Millions Elderly People Incapable of Paying for Rocketing Renewables Powerby Rudy P. SysAdmin at howtofindthemoney
As night follows day, rocketing power prices are the inevitable consequence of the inevitable transition to subsidised and unreliable wind and solar.
The burden of all that glorious virtue signalling falls disproportionately on those on low and fixed incomes. Add the normal path of decrepitude, frailty and illness to impecuniousity and you’ve got a recipe for a national health disaster.
Enduring frigid weather in unheated homes is one of the biggest killers of the elderly. With power prices now so prohibitive, the poor and vulnerable drop like flies every winter as they ration their power use or find themselves cut from the grid, incapable of paying for power, at all.
That first world countries now see hundreds of thousands of households suffering energy poverty as a new ‘normal’ is criminal. Particularly when all of this was perfectly predictable and perfectly avoidable.
As the elderly face the existential (passing) threat of COVID-19, spare a thought for the permanent threat that their political betters have gifted them: freezing to death in frigid and dimly lit homes.
Almost 3 million elderly people turn off heating as ‘they cannot afford energy bills’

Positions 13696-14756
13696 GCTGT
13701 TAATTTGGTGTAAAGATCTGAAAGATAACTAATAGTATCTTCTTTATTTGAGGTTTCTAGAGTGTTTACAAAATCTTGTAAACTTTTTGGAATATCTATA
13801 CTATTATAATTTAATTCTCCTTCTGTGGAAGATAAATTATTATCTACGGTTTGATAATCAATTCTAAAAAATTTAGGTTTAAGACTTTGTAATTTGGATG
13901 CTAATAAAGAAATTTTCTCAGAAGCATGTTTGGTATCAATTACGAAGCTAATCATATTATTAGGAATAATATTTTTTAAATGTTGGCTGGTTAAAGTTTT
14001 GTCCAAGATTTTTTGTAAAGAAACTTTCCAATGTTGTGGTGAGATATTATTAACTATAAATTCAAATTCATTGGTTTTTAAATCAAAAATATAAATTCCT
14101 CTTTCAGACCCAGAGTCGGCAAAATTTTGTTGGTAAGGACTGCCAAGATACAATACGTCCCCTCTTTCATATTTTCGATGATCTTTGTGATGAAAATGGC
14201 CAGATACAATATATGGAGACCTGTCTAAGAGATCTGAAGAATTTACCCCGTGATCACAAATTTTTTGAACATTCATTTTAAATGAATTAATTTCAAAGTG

Around 2.8 million people over the age of 65 are set to ration their energy usage out of worry that they cannot afford their energy bills, according to new research by Compare The Market.
A further 84% think the cost of energy presents a ‘real threat’ to elderly people living in the UK.
Although a minority, 8% of respondents admit that their health suffers because they limit the amount of heating they use during the winter and 17% say they eat less or buy cheaper food to offset the cost of energy bills.
Findings of the research also suggest 18% of people over 65 are on ‘uncompetitive’ Standard Variable Tariffs, equating to 2.1 million elderly people who are currently on more expensive deals.
It said the cost of energy has increased by £106 in the last year – the average energy bill now stands at £1,813, up from £1,706 in 2018.
Peter Earl, Head of Energy at Compare The Market, said: “These findings should make sober reading for policy makers and energy company chiefs alike.
“We hear a lot of commentary about how today’s over 65s are more financially secure than previous generations, but such a broadbrush perception risks leaving millions of elderly people out in the cold and overpaying for their energy in silence.”
The 10 largest coal producers and exporters in Indonesia:
Source: Stop These Things
Created on Apr 11th 2020 05:30. Viewed 205 times.
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